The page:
|Zygaena ephialtes, ephialtoid form|
|Zygaena ephialtes, peucedanoid form|
Zygaena ephialtes has a wingspan reaching 35–40 millimetres (1.4–1.6 in). The forewings are dark blue, with five or six spots very variable in the color, as they may be red, yellow or white. Usually these spots are red, while the ring segment (belt) on the abdomen may be yellow or red. The hind wings are red, yellow or completely black and have a delicate, black outer edge.
The caterpillars are about 22 millimeters long. They have a greenish yellow basic color and carry longitudinal lines of black dots and square patches. Eggs are pale green, while pupa are yellow-brown.
The moths fly in one generation from early July to August. The caterpillars can be found in September and after hibernation until June of next year. The females lay their eggs on the food plants of the caterpillars. In most cases, the caterpillar overwinters several times until it finally pupates in a long, silver-white web on stems or shrubs.
The larvae feed mainly on the vetches Coronilla varia and Coronilla emerus, but also on the wild thyme (Thymus serpyllum), horseshoe vetch (Hippocrepis comosa) and other types of clover (Trifolium), speedwell (Veronica (plant)) and plantain (Plantago).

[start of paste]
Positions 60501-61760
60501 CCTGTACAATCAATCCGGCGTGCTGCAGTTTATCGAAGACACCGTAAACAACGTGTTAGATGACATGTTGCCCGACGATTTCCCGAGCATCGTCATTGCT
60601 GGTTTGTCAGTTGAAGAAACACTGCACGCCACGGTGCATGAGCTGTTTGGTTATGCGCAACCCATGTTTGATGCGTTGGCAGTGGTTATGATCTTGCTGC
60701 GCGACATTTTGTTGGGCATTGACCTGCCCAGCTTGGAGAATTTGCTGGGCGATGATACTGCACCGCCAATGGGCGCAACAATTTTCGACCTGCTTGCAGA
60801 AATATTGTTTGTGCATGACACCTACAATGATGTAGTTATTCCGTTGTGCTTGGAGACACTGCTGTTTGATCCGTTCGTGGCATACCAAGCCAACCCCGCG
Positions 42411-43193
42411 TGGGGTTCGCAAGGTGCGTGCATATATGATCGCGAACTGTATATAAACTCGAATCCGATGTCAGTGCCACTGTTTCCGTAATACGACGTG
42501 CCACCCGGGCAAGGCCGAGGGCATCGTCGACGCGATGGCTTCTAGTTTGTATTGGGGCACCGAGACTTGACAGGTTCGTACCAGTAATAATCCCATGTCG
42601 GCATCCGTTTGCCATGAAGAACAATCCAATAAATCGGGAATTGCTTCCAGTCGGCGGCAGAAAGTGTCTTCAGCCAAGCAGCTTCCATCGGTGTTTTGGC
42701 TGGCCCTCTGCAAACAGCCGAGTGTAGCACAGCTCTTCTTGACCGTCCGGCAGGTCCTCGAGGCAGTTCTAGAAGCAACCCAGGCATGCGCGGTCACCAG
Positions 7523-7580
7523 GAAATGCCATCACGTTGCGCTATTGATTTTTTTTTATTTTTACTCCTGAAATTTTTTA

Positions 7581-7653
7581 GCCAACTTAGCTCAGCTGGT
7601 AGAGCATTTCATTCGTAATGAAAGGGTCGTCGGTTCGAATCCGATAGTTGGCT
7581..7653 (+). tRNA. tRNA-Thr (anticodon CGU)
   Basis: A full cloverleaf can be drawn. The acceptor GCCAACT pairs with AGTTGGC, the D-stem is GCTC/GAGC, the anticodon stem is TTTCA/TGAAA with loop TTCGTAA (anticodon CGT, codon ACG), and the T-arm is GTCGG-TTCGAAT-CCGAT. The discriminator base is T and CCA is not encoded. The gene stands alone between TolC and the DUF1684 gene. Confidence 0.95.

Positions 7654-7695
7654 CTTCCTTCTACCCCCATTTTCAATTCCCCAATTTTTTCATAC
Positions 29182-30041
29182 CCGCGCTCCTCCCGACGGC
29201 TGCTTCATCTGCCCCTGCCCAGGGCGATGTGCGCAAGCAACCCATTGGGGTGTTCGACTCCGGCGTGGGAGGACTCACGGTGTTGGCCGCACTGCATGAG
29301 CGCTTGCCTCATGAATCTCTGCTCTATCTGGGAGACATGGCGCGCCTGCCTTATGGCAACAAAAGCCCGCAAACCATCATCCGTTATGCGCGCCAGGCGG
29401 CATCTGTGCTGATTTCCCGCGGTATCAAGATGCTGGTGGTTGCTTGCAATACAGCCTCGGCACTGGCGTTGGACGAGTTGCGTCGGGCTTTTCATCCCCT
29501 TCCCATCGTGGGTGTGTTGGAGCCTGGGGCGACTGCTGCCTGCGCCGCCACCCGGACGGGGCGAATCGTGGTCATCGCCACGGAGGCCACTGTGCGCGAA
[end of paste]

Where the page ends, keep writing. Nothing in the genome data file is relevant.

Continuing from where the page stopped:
This moth is a polymorphic species having different mimetic forms. There is an ephialtoid form similar in coloration to the genus Amata of tiger moths (Arctiidae) (see Amata phegea). They are characterized by white spots on the upper wing surface and the wear a yellow ring segment. In contrast, the peucedanoid form is similar to the Six-spot Burnet (Zygaena filipendulae). They have five or six red spots on the upper wing surface and have a red body ring.
These features are genetically fixed. The populations and subspecies occur on these allelic combinations in different proportions. The dominant alleles are peucedanoid and dominate in the ephialtoid form.
The moths are found preferentially where the food plants of the caterpillars occur in larger stocks, such as railway embankments and roadsides, and in any case only on limestone soils, grasslands and sparse forests. Warm, dry areas and sunny slopes are also preferred.
- Zygaena ephialtes ephialtes
- Zygaena ephialtes albaflavens Verity, 1920
- Zygaena ephialtes albarubens Verity, 1946
- Zygaena ephialtes athamanthae (Esper, 1789)
- Zygaena ephialtes bohemia Reiss, 1922
- Zygaena ephialtes chalkidikae Holik, 1937
- Zygaena ephialtes corcyrica Rauch, 1981
- Zygaena ephialtes coronillae (Denis & Schiffermuller, 1775)
- Zygaena ephialtes danastriensis Holik, 1939
- Zygaena ephialtes istoki Silbernagel, 1944
- Zygaena ephialtes ligus Verity, 1946
- Zygaena ephialtes lurica Dujardin, 1965
- Zygaena ephialtes medusa (Pallas, 1771)
- Zygaena ephialtes meridiei Burgeff, 1926
- Zygaena ephialtes pannonica Holik, 1937
- Zygaena ephialtes peucedani (Esper, 1780)
- Zygaena ephialtes podolica Holik, 1932
- Zygaena ephialtes retyesati Holik, 1948
- Zygaena ephialtes roussilloni Koch, 1940
- Zygaena ephialtes smolikana Naumann & Rose, 1981
- Zygaena ephialtes tambovensis Holik & Sheljuzhko, 1953
- Zygaena ephialtes taurida Holik & Sheljuzhko, 1953
- Zygaena ephialtes transpadana Verity, 1946
- Zygaena ephialtes tymphrestica Holik, 1948
- C. M. Naumann, G. M. Tarmann, W. G. Tremewan: The Western Palaearctic Zygaenidae. Apollo Books, Stenstrup, 1999